Dragon Blue has picked up a few more reviews this week as some more ARC readers (and hopefully one or two non-ARC readers) left comments and ratings. So as of this writing it’s up to 43 reviews on Amazon with a 4.6/5 rating. That seems great, right? The rating is not nearly as good on Goodreads, as a couple of 1-stars have dragged it down to 4.15, but that’s still respectable. The problem is, the most important stat isn’t ratings or rankings, it’s revenue. At least in the long run. And maybe this is going to be a very long run.
I’m not going to go through real numbers, but I’m going to walk through some hypothetical ones. The common wisdom is to price an initial launch of a romance novel at $0.99 to get as high in the rankings as possible and get as much exposure as you can. At a 30% royalty, that’s $0.30/sale. You get money for reads/borrows as well, and that depends on the amount allocated by Amazon each month. But I’m looking at an estimate of about $0.85 if someone borrows one of my 50K-word romances and reads it all the way through.
Now, let’s say your goal is to make $300 for a given month from your writing, which seems realistic and relatively modest as a first step. You’d either need: 350 read-throughs or 1000 sales or some combination of both. That doesn’t sound that hard, does it? Well, based on my experience, it seems to take somewhere between 50-100 sales per day to break into the top 5,000 ranking overall in the Amazon Kindle store, which will also give you exposure in one or more subcategories, depending on how competitive your niche is and how many subcategories your book is in. You’d need to maintain that level of performance for 10-20 days.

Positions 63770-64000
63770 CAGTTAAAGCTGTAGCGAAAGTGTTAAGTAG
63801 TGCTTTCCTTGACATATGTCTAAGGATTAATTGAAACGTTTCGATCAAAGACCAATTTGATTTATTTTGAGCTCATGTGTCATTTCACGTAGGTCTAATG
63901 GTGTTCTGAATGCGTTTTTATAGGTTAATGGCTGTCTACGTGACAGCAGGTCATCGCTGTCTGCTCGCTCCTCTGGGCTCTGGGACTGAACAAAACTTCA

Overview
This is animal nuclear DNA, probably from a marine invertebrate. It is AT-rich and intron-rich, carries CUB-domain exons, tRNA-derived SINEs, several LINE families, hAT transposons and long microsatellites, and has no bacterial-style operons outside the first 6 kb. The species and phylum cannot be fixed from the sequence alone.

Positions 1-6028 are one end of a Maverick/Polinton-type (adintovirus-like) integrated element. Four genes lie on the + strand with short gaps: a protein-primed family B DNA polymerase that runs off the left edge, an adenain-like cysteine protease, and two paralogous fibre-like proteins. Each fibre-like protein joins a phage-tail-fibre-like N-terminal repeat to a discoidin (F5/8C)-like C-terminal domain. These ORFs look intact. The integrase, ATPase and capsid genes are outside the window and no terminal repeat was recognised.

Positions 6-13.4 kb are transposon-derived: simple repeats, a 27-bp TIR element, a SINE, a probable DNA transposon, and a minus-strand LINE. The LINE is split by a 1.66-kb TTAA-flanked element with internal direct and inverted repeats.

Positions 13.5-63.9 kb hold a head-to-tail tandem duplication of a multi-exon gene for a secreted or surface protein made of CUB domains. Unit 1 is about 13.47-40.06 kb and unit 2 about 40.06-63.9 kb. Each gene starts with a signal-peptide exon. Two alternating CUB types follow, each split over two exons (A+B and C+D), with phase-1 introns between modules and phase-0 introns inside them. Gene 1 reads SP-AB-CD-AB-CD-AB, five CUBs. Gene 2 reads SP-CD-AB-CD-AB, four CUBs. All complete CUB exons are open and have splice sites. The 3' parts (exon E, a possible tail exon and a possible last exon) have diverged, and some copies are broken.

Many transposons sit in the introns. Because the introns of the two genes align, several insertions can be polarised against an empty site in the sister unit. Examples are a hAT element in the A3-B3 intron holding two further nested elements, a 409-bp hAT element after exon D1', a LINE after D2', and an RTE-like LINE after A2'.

How do you do that? Well, if you have a huge mailing list and/or social media presence, you can leverage those. If you don’t have a built-in audience, you’d have to advertise. Advertising costs money, and unless you know which promos or ad campaigns are particularly effective, you can burn through money pretty quickly trying to figure it out. You could easily spend half of that $300 you were trying to make on promos, and now you’ve netted $150. That’s if you were doing things right. Otherwise, you could just see your title slide out of the top 10K and lose all exposure that comes from being top-ranked.
Things get worse if you set your goals higher. You’d need 10,000 sales to make $3,000 for a given title, and that’s not counting any other expenses. A book has to probably make it to sub-1K ranking in Amazon overall, make the top 20 of one or more popular subcategories, and stick for a pretty long time (weeks). And that’s to make a solid, but not glamorous monthly wage.
Those numbers seem almost insurmountable if you’re a new author. I’m hoping that growth is non-linear, that each new title has a multiplier effect. We’ll just have to see.
I’ve got two more promos running today and another one tomorrow. I wouldn’t even have run any more, but I found people beta testing a couple of services and thought I’d give them a try. So I’m not expecting much. If something happens, great.
Meanwhile, Dragon Red is chugging along. I’m already around the 10K word count. I’m working with 4 POV characters instead of 2 for Dragon Blue. I’m also a little hazier about the direction the story is going, so the first draft of this one is going to need more revision than the first. But I certainly like some of the scenes I’ve written, and I think the characters are solid. I’ve been somewhat tempted to work on other smaller projects, but I think that would be a bad idea. For the foreseeable future I need to forge ahead with this series and see where it takes me.